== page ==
Sensors, Instrumentation & More: The Basis Of Telematics & What It’s Used For

It’s a field that covers a wide range of areas, including wireless communication, electrical engineering, vehicle activity and computer science. However, it’s most closely associated with the transport industry, with fleet businesses using it to record data on how their vehicles are used by their drivers.


We’ve highlighted the three foundational aspects of telematics, explaining their engineering relevance, how they’re used to record vehicle data, and the value this offers to transport businesses.


Sensors are one of the key electrical engineering components of telematics devices. They capture data that shows how the vehicles are being used. This information is transferred to reporting software that allows fleet managers to interpret it.


GPS tracking, EDR (event data recorders) and MEMS (micro-electromechanical systems) motion sensors are a feature of telematics devices and they each serve an important purpose:


  • GPS: sensors record the location of a vehicle
  • EDR: sensors record information relating to crashes
  • MEMS: sensors record vehicle motion


Together, these sensors tell you how a vehicle is driven, where it’s driven and create a black box that can help dissect accidents. It’s an example of how electrical engineering helps to make vehicles safer and more efficient.


Instrumentation is a vital part of telematics engineering. It relates to the communication between automotive instrumentation and an instrumentation computer, a process that shares vehicle variables and diagnostic inputs.


Information on fuel usage is the most important information businesses can access by telematics instrumentation. The data shows:


  • Vehicle mileage
  • Fuel economy


Fleet managers can use this information to see if their vehicles are performing as expected. From an engineering perspective, managers can provide this information to specialists who can then pinpoint what repairs are needed to enhance vehicle performance.

Wireless communications

Sensors and instrumentation are the tools used by telematics for collecting data. Wireless communication is the method for transferring this information to reporting software, allowing people to review the data and use it.


There’s a three-step process through which telematics receives and communicates information using wireless technology:


  • Satellite: GPS sends the vehicle position to the telematics device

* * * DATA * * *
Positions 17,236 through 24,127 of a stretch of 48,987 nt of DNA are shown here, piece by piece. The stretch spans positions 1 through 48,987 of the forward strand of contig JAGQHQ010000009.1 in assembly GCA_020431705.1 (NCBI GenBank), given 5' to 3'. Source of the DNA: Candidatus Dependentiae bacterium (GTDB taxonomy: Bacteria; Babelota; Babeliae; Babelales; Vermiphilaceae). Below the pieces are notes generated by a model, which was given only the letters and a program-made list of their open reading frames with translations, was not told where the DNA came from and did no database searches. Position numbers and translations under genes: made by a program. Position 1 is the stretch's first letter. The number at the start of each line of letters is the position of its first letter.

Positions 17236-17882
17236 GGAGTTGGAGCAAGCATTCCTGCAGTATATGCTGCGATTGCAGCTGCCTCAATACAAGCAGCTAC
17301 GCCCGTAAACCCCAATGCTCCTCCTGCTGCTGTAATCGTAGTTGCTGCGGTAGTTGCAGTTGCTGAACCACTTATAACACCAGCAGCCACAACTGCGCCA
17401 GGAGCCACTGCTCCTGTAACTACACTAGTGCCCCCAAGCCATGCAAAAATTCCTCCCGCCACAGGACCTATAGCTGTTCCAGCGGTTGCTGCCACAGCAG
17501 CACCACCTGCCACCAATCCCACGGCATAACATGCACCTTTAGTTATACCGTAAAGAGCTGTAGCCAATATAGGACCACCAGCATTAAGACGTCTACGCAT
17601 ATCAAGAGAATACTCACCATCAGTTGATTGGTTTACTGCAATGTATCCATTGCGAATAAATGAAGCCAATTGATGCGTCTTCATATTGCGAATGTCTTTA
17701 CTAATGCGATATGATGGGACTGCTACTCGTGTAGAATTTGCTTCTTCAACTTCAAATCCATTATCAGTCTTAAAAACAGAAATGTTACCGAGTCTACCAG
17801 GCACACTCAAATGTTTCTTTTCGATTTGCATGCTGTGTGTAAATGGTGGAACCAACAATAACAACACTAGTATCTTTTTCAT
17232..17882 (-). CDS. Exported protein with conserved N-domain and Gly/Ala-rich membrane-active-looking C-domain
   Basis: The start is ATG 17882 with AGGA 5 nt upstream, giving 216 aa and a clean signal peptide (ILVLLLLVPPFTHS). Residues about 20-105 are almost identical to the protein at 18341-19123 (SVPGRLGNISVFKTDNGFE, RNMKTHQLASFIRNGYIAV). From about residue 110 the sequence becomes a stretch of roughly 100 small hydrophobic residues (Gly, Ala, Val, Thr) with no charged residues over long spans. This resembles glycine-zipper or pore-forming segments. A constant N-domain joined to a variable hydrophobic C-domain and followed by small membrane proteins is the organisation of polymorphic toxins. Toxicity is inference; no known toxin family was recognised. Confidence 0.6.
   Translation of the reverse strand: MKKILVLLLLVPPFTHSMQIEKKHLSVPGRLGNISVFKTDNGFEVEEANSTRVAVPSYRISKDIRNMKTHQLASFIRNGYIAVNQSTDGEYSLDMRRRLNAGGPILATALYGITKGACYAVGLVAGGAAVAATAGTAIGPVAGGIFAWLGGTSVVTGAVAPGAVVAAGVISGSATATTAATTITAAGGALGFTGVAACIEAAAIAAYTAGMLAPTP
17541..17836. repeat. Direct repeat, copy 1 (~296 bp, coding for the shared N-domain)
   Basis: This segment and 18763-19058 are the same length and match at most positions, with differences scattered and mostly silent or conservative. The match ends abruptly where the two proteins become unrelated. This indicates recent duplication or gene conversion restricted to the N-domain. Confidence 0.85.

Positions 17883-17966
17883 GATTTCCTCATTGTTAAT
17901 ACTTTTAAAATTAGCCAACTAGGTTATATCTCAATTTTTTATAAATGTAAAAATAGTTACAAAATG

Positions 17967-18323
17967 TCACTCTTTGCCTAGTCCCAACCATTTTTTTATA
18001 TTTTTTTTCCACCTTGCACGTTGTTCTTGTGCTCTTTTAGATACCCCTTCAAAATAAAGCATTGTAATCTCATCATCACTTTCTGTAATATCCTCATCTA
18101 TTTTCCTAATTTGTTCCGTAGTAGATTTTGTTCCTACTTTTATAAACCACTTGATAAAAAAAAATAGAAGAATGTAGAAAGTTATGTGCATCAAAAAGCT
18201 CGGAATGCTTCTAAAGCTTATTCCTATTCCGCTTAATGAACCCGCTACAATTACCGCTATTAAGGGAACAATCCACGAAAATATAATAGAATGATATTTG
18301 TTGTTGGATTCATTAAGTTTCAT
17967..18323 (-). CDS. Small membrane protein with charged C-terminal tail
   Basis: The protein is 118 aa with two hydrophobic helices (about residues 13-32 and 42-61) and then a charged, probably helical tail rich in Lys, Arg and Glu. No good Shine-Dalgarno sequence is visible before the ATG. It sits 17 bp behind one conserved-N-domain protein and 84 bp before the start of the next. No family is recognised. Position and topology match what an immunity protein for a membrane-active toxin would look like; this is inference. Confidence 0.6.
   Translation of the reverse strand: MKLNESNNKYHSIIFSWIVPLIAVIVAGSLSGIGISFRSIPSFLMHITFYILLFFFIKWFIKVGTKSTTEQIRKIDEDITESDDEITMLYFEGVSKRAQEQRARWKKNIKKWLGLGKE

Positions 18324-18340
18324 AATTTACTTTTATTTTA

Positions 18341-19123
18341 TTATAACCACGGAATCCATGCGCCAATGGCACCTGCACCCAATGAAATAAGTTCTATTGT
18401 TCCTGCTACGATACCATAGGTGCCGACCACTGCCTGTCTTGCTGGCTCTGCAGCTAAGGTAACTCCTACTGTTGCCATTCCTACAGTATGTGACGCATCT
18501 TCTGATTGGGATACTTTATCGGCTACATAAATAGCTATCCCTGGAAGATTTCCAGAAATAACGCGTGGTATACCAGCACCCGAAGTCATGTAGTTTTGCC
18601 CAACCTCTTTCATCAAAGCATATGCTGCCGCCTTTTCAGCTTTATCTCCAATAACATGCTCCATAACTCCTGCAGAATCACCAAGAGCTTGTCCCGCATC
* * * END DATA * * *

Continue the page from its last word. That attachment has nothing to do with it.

• Vehicle: data is transferred wirelessly to a telecommunications company
  • Reporting: the telecommunications transfers the information to reporting software


Wireless communications enables this process to happen seamlessly and in real time, so people are able to access data on vehicles as it’s collected.


Of course, it’s not only telematics that benefits from wireless technology. This tech is an essential component of an enormous amount of products, services and networks that are vital to businesses around the globe, not least the internet. Wireless internet has changed the way companies do business, allowing for more devices to be online, increasing portability and reducing both costs and infrastructructure challenges.


You can find the ideal wireless broadband provider by using a noted comparison site, like Allconnect, to locate the right provider for your company. Allconnect reviews the available options based on your postcode, highlighting the best wireless internet provider for your specific location. By using a site such as this you can be assured that you’ll get the fastest wireless internet, keeping costs down and improving the flexibility for your company.

What’s telematics used for?

Telematics is synonymous with vehicle tracking. It uses a variety of technologies (from electrical engineering to telecommunications) to collect a range of data on the vehicles the devices are fitted to:


  • How fast vehicles are driven
  • How hard drivers brake their vehicles
  • How much fuel is consumed
  • How much time is spent in idle
  • Where vehicles are driven (journey recording)


This information is ideal for UK fleets, as it allows the managers and business owners to review if any changes need to be made to driving behaviour, such as reducing the speed at which their cars, vans or HVGs are driven. These changes can help promote more responsible driving and reduce vehicle wear and tear. This makes roads safer and saves businesses money on vehicle maintenance.


You can find the right telematics device for your business by using a reputable comparison site, such as iCompario, to review what’s available. iCompario scours the market to locate a telematics device that comes with the features you need and provides the benefits you want. By using a site like this you can make sure you collect the data you require to make your drivers safer and more efficient.


Sensors, instrumentation and wireless communication are the foundation of telematics. It brings together engineering expertise and digital technologies to record valuable data on vehicle activity and driver behaviour.


Telematics is such an important technology that you can take an engineering degree in it. If you’re considering your engineering career path it might be worth thinking about if this is a worthwhile area of study, as it’s a specialism that will continue to offer value to the transport industry for the foreseeable future. 



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